The Union ministry of finance is perceptibly anxious about the stunted economic growth of the economy, especially when it is in the middle of an important assembly election. Its high-octane claims that the implementation of the goods and services tax (GST) would bring about a seismic shift in the way people conduct business does not seem to be coming true. It is nearly five months since the indirect tax was rolled out. In the meantime, the GST Council has brought in multiple revisions in structure and rate slabs. Yet, GST has failed to soothe prices of most essential commodities and services. The government expected GST would subdue rates of 200 essential commodities. On the contrary, rates of many essential goods have gone up. That inflation has been inching up from its seven-month low is solid proof that GST has failed to blunt prices, granted it is though that five months is not long-enough time to assess results of an economic policy. However, it is adequate to show the direction in which the economy is headed. As things stand now, it does not inspire confidence to believe that GST will be a real game changer as is claimed. The situation has left the mandarins in the finance ministry reasonably worried.
This government is already three-and-a-half years into its five-year term. The GDP growth in the previous quarter (April-June) fell to 5.7 per cent — a three-year low. If things do not perk up from here on, the Modi government will be certainly falling way short of its promise of fashioning a dynamic economy that can create jobs for millions of young Indians joining the labour force each year. The government cannot afford to boost public investment without endangering its commitment to fiscal consolidation that pushed Moody’s Investors Service earlier this month to award India its first sovereign credit rating upgrade after a gap of 14 years. Standard and Poor’s (S&P) has also stuck to its stable reading of the economy. All eyes are now on the RBI’s bimonthly monetary review meeting next week. The government desperately wants the RBI to reduce the rates to kick-start growth. The central bank in its October review did not cut rates, much against the wish of the Centre. The central bank, considering its overt discomfort with rising inflation, is likely to disappoint the government this time too. With prices of vegetables and many kitchen staples at record highs and the oil companies expected to raise fuel rates any time, the RBI is likely to hold on to its rates.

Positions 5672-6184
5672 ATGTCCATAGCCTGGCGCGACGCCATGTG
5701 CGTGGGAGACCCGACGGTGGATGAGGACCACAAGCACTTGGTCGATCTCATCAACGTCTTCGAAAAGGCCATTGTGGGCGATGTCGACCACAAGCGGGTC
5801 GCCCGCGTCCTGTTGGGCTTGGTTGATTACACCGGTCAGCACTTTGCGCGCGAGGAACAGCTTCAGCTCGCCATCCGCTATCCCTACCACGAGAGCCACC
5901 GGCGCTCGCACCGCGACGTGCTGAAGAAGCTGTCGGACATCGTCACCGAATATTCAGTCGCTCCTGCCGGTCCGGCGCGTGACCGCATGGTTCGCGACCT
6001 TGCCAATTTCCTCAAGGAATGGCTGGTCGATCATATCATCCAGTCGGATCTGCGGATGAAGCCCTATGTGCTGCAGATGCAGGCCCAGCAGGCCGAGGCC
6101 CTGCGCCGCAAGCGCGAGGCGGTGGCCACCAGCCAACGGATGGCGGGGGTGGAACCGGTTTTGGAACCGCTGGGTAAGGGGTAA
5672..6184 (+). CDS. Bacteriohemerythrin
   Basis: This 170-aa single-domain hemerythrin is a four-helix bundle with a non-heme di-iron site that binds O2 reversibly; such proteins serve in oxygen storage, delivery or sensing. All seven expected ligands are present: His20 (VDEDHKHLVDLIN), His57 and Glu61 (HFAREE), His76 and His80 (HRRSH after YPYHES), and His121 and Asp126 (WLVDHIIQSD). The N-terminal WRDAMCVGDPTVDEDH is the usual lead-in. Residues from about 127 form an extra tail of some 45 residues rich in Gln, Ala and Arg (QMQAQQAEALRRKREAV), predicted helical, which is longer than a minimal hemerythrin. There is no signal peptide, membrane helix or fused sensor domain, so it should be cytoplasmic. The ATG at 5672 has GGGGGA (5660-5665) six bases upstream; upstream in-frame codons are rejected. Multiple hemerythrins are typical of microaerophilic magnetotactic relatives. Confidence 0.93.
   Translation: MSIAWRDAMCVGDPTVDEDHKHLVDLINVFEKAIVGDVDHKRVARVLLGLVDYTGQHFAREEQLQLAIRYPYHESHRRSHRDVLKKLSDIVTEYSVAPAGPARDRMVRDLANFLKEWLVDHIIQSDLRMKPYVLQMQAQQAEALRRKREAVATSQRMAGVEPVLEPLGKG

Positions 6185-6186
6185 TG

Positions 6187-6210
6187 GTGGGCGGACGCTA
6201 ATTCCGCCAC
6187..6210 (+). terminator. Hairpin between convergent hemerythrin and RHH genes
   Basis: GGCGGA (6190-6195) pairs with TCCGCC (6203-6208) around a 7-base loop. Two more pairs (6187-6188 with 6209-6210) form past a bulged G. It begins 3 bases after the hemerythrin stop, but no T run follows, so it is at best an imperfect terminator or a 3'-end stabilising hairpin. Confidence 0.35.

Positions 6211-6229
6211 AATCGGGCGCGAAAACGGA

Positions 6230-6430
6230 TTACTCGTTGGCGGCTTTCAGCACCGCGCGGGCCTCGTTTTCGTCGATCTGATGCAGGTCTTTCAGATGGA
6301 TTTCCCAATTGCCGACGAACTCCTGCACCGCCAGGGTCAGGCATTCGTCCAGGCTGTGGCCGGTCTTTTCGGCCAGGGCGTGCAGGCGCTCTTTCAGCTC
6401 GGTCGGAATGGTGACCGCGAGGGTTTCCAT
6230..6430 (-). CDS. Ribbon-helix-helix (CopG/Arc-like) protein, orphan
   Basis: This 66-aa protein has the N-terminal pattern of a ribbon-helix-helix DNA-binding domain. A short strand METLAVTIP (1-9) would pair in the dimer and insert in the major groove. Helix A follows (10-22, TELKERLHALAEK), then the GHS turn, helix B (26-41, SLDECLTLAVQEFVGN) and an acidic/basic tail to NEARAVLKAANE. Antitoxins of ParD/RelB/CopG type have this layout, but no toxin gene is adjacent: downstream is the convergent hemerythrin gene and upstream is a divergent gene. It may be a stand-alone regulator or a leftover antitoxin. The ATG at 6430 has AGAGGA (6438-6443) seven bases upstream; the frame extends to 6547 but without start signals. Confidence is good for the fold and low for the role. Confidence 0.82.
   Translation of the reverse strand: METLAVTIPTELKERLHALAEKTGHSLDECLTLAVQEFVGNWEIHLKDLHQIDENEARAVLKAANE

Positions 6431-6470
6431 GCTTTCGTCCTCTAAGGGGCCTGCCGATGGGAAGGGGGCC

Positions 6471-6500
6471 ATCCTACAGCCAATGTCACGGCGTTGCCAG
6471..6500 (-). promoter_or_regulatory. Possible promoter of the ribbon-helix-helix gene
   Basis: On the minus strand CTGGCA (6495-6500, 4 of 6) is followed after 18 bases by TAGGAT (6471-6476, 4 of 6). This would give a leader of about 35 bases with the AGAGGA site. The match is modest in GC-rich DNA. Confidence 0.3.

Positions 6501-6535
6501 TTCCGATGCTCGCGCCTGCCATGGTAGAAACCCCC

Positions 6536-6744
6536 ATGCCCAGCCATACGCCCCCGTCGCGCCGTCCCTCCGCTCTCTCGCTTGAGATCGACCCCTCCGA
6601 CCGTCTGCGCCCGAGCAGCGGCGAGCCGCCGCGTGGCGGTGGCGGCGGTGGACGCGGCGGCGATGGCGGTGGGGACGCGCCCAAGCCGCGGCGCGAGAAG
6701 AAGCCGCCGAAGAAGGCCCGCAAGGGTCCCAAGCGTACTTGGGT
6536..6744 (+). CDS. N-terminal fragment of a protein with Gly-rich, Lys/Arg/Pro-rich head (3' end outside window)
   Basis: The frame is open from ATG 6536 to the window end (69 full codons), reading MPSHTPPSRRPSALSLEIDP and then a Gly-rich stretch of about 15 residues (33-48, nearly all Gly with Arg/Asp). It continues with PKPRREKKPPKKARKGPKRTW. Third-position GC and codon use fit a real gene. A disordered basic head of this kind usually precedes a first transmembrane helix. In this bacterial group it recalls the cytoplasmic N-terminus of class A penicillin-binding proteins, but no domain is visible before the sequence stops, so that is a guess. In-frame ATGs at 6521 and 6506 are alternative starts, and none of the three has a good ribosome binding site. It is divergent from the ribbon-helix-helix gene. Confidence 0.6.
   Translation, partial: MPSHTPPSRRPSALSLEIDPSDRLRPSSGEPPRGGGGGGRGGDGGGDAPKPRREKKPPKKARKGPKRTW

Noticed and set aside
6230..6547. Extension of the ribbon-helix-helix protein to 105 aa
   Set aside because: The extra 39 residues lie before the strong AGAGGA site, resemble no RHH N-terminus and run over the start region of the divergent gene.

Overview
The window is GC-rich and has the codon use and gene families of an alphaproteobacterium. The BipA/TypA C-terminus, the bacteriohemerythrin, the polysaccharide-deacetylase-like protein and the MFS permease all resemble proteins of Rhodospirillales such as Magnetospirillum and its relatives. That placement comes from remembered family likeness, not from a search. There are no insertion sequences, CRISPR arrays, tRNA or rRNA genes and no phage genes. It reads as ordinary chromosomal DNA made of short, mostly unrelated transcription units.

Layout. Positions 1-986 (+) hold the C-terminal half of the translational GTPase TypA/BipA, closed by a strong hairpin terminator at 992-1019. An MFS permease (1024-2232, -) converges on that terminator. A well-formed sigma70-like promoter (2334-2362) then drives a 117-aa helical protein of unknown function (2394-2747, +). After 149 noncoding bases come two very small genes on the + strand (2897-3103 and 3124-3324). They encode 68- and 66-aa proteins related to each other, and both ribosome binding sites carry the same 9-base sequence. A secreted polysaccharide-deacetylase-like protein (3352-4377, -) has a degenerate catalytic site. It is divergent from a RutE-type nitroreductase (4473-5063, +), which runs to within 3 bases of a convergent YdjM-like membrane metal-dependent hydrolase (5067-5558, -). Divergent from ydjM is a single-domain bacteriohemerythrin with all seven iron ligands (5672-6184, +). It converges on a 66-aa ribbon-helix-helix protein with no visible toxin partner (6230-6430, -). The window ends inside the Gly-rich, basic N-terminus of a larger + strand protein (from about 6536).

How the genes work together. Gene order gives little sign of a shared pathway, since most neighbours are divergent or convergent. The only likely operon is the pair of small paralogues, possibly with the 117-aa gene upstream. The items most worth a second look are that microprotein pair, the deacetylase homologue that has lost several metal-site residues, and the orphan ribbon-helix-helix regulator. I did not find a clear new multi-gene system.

The central bank at its last meeting in October had left the repo rate unchanged at 6 per cent, flagging risks to the inflation outlook. However, the government is impatient now. It wants the RBI to cut rates in its next meeting in March, if not in December. The finance ministry should stop meddling in monetary matters. The UPA I and UPA II had done the same thing. The Monetary Policy Committee’s (MPC’s) mandate is to set interest rates to achieve a targeted 4 per cent inflation with plus or minus 2 per cent on either side, and maintain price stability in the country, while keeping economic growth in mind. The panel should be allowed to do its job untrammelled. The GDP growth inched up to 6.3 per cent in the September quarter. The figures though not very encouraging is not discouraging either. India’s economic growth had slowed to 5.7 per cent in the June quarter. The GDP numbers will partly take the pressure off the RBI’s shoulders, for the time being, to cut policy rates. It may well pull on till March next, by which time the December GDP figures would have come out to show a clear picture of the health of the economy.